Russia's Collapse

Courtesy Reuters


Russia's economy remains precarious after the August 1998 financial collapse. Gross domestic product fell by 4.6 percent last year and may fall by another percentage point in 1999. Except for 1997, GDP has decreased every year for the past decade, with an accumulated decline since 1991 of 40 percent. Inflation rose to 84 percent in 1998 and remains high. Yet Russia may have finally passed its nadir. Industrial production will likely increase significantly this year, and the fastest-growing industries are not raw materials but machinery, forestry, textiles, food, and construction materials, suggesting a qualitative change. Western policymakers should resist the urge to just throw more money at Russia and instead rethink what the West can and should do to help.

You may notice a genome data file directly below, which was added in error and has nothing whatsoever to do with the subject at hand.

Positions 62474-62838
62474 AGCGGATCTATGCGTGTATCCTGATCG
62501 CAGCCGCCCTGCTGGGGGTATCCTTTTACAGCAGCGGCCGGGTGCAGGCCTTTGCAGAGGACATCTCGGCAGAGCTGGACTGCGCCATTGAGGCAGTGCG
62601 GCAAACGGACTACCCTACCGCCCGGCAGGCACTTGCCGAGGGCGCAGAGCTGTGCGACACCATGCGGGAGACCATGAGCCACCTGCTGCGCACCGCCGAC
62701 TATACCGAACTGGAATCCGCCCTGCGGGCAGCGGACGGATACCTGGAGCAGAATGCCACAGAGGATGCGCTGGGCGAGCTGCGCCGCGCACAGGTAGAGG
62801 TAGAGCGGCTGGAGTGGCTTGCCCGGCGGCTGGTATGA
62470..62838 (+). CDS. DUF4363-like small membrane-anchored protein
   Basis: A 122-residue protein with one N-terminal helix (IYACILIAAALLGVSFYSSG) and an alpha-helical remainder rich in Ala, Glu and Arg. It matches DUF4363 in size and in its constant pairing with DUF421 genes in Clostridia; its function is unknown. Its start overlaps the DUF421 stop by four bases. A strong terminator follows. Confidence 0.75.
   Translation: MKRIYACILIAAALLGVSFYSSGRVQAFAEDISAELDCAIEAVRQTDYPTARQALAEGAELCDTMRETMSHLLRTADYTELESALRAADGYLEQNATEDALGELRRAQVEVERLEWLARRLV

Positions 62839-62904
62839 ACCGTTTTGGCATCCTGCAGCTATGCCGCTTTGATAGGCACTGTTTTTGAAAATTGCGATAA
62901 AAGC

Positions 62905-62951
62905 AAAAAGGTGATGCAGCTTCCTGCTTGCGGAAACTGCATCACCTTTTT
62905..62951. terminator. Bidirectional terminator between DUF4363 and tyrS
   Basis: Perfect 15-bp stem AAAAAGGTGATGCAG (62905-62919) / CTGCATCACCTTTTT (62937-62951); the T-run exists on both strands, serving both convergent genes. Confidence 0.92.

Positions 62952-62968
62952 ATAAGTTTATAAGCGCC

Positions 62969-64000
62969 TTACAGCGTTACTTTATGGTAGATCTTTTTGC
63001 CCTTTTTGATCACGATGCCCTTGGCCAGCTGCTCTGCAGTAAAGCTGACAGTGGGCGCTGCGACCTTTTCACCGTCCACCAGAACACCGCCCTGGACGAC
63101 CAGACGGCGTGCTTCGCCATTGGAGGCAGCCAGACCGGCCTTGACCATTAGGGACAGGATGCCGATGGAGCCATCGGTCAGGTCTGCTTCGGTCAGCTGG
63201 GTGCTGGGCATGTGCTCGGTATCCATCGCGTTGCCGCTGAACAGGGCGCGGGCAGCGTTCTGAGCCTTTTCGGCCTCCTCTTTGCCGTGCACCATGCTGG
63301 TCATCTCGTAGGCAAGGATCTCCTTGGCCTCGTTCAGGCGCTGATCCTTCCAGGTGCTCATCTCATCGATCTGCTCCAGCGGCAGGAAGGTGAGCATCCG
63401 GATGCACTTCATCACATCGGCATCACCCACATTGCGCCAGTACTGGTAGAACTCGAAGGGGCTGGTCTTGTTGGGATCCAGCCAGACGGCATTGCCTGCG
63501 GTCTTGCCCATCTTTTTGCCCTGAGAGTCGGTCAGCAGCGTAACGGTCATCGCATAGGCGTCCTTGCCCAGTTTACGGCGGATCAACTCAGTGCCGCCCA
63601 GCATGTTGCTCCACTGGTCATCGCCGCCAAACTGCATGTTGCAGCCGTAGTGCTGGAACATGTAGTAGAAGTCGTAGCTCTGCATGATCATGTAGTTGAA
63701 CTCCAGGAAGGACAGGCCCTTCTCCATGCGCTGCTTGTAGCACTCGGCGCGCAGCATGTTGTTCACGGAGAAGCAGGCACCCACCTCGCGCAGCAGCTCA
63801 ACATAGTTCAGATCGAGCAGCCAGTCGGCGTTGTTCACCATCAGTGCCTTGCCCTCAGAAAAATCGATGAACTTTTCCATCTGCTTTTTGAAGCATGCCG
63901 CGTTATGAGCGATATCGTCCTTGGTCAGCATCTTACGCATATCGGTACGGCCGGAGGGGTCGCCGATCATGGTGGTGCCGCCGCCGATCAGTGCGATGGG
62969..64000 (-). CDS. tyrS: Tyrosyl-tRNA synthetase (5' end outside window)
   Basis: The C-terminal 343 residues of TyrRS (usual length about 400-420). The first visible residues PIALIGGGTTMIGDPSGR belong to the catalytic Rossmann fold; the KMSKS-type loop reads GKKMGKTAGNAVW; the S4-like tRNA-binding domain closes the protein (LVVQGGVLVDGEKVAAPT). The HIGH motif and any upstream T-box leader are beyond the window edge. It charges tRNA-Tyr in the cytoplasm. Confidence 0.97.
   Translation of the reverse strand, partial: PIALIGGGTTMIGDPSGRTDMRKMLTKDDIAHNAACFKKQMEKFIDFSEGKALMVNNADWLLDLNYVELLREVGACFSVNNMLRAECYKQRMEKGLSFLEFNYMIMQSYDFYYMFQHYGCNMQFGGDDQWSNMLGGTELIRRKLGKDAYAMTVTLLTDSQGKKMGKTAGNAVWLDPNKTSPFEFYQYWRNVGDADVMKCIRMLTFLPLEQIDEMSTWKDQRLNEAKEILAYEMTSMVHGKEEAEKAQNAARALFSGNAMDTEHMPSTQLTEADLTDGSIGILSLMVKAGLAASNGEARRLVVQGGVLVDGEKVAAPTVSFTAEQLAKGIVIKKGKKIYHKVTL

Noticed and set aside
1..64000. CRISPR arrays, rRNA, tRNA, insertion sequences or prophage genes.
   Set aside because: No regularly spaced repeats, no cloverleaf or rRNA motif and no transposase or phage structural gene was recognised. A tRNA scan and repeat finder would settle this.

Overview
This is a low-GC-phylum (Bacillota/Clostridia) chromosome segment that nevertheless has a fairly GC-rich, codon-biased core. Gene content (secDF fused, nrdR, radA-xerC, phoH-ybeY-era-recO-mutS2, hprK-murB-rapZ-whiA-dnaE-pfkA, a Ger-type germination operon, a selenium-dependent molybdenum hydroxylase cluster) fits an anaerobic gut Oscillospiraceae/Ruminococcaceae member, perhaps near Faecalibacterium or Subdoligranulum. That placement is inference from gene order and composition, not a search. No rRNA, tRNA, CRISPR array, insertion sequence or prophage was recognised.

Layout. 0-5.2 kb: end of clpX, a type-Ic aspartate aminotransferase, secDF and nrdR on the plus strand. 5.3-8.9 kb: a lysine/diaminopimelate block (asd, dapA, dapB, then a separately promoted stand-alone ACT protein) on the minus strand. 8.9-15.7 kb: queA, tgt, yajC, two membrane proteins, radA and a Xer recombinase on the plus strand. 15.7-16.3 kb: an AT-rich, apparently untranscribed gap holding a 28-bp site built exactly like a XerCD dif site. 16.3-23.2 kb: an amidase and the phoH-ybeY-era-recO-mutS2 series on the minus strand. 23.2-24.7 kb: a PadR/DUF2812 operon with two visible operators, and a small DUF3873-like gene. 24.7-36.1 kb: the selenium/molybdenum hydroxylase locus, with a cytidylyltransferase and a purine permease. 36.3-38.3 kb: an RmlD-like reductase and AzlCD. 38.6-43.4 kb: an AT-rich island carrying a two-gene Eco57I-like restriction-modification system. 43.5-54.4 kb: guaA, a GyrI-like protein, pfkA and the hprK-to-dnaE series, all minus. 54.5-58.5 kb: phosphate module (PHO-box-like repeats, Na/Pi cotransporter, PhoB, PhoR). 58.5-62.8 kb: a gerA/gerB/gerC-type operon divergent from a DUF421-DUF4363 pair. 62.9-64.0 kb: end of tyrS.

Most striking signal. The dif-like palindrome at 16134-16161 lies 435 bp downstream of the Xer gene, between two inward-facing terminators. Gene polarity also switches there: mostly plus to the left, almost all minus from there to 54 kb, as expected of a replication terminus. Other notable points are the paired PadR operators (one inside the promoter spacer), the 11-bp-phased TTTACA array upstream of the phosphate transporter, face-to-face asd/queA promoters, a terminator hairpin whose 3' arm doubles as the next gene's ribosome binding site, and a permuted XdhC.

Many argue that Russia fared badly because its "shock therapy" reforms were too fast and radical. But all measures show that Russia's economy is not very liberalized, and the financial collapse made it obvious that

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